Jan 24th has been proclaimed by the United Nations Generation Assembly as the International Day of Education, seeking to raise awareness about the need to invest in people and the importance of education. So, what exactly should this look like for those working within the software development industry? Especially taking into consideration that this space is facing a significant challenge: the rapid increase in the number of security vulnerabilities which has grown from 6,487 to 20,139 between 2015 to 2021, and enterprise risk is rising as a result.
For around a decade now, we’ve seen security awareness training become increasingly embedded within an organization’s security strategy. However, while this approach can certainly be effective as it provides a foundation and state of alert, in itself, it is not enough, particularly for those in security critical roles such as software developers, product and UX managers, quality assurance, and scrum masters who are all responsible for delivering safe applications. For these individuals, enterprises need to be investing in persistent and programmatic education if there is to be any real change in the existing AppSec dilemma.
Moving Beyond Cybersecurity Awareness to Education
As we take this opportunity to recognize the International Day of Education, it’s crucial to understand why education is so different from awareness as it relates to application security. Where ‘awareness’ is understanding vulnerabilities and recognizing flaws in code, ‘education’ is knowing exactly how this flaw will impact the product, business, and customer and what must be done to remediate the flaw. And, while always striving to be masters of their trade, developers and other roles within the software development lifecycle (SDLC) may not have the depth of understanding and knowledge of how to implement the key security principles required to resolve the ever-evolving types of vulnerability.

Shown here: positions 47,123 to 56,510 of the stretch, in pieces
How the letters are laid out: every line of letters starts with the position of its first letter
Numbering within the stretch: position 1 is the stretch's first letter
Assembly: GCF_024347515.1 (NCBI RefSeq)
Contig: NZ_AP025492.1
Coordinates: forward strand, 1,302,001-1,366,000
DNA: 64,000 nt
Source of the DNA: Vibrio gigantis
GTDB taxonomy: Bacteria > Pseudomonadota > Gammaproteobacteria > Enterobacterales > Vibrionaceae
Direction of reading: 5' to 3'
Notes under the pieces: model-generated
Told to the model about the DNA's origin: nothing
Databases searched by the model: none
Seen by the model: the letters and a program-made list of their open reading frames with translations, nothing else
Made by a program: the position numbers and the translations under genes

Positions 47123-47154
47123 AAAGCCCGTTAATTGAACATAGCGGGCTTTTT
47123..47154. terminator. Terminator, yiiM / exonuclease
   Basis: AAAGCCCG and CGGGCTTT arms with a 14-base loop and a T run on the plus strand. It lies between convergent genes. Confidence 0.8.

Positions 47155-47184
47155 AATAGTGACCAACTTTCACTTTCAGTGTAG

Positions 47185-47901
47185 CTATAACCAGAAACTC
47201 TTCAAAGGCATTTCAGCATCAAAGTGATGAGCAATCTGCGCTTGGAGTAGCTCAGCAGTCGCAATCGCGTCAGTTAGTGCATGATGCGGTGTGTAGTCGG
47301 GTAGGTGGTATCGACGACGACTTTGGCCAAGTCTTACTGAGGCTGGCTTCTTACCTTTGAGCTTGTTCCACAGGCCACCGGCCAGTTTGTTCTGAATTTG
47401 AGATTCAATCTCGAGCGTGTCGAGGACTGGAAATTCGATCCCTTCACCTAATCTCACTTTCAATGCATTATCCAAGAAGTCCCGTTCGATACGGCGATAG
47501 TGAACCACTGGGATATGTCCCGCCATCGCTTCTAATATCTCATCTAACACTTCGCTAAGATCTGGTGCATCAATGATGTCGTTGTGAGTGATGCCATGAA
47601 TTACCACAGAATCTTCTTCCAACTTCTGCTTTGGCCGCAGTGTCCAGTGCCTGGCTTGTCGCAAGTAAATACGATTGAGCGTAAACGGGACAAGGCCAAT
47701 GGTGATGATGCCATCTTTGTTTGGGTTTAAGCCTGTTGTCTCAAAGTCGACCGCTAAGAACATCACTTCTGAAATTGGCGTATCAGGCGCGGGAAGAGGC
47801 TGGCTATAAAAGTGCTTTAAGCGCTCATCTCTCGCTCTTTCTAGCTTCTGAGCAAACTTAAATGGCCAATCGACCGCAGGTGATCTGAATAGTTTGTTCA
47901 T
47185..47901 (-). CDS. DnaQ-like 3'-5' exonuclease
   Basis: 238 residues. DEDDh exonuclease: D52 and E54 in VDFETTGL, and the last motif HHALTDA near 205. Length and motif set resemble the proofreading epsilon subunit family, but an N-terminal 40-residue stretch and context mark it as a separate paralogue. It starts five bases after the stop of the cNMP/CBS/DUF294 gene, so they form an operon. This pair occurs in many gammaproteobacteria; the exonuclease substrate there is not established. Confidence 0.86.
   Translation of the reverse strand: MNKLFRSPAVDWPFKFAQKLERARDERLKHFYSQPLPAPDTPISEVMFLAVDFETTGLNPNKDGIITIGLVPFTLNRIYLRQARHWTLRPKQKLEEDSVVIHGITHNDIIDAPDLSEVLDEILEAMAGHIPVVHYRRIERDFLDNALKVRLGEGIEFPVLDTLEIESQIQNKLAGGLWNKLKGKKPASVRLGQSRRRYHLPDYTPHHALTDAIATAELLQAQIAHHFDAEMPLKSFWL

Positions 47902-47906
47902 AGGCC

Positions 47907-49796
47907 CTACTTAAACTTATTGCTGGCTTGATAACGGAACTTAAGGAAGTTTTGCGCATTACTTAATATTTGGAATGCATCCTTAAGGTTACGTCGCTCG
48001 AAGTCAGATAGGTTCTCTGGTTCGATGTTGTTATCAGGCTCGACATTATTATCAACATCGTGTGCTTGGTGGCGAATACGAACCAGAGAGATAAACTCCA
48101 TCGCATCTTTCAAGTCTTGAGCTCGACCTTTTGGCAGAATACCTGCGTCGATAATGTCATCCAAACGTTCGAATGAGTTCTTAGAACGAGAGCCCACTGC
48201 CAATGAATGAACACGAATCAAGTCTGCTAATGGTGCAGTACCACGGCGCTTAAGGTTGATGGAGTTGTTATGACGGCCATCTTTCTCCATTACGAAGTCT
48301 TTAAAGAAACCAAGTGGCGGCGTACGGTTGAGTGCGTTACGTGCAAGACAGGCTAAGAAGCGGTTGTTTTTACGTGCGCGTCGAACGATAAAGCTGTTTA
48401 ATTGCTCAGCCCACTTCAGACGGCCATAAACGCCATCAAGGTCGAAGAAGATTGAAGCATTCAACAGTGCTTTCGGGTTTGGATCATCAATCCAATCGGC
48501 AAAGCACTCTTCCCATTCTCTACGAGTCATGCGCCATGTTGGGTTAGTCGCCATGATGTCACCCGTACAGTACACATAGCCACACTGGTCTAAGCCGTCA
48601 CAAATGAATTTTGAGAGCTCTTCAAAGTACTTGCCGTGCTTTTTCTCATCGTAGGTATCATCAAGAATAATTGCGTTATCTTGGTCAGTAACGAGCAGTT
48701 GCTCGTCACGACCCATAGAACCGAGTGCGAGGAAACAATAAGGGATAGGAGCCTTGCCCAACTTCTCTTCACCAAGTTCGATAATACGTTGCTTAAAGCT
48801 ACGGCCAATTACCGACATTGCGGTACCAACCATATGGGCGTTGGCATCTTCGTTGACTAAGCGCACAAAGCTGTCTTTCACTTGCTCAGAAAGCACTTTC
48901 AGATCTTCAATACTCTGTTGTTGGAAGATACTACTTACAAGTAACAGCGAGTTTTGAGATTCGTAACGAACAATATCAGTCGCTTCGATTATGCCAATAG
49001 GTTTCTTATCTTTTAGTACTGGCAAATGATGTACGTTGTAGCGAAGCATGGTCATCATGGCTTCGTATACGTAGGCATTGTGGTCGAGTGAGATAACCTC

Often this is no fault of their own. Developers, for example, can be hindered by the lack of mandatory secure coding courses in their university education, with none of the top 50 in the U.S. making this a requirement in computer science degrees. To empower more secure decision-making, applications, and services, therefore, must be an obligation for organizations to invest in educating their people and instilling knowledge.
Applying ‘Secure Habits’ Within Security Education
Education must be effective to drive widespread adoption. And to be effective and become engrained as a ‘secure habit’, it must be delivered on a continuous and programmatic basis. As we all look to form long-lasting, good habits at the start of a new year, those in security-critical roles within the SDLC should be seeking ways to ensure security is always baked in at every stage of application development. This helps to instill a security-first mindset, making security second nature, rather than a costly add-on once a vulnerability has been detected.
Given the variety of roles across the SDLC, secure habits will differ depending on each person’s responsibilities and levels of experience. For example, while a software engineer would benefit from habits like regular code reviews, project and product managers should be holding threat modeling discussions early in the design process. Get some inspiration for your own secure habits here.
To AppSec Education and Beyond
Forming long-lasting secure habits within application security will not be an immediate process driven simply through awareness. In fact, it takes more than two months on average before any new behavior becomes automatic – 66 days, to be precise. It is, therefore, vital that if we are to see real change in our industry, organizations must enable knowledge and a security-first mindset by prioritizing continuous security education programs that support secure habit formation and secure coding practices – not just on International Day of Education, but all year round.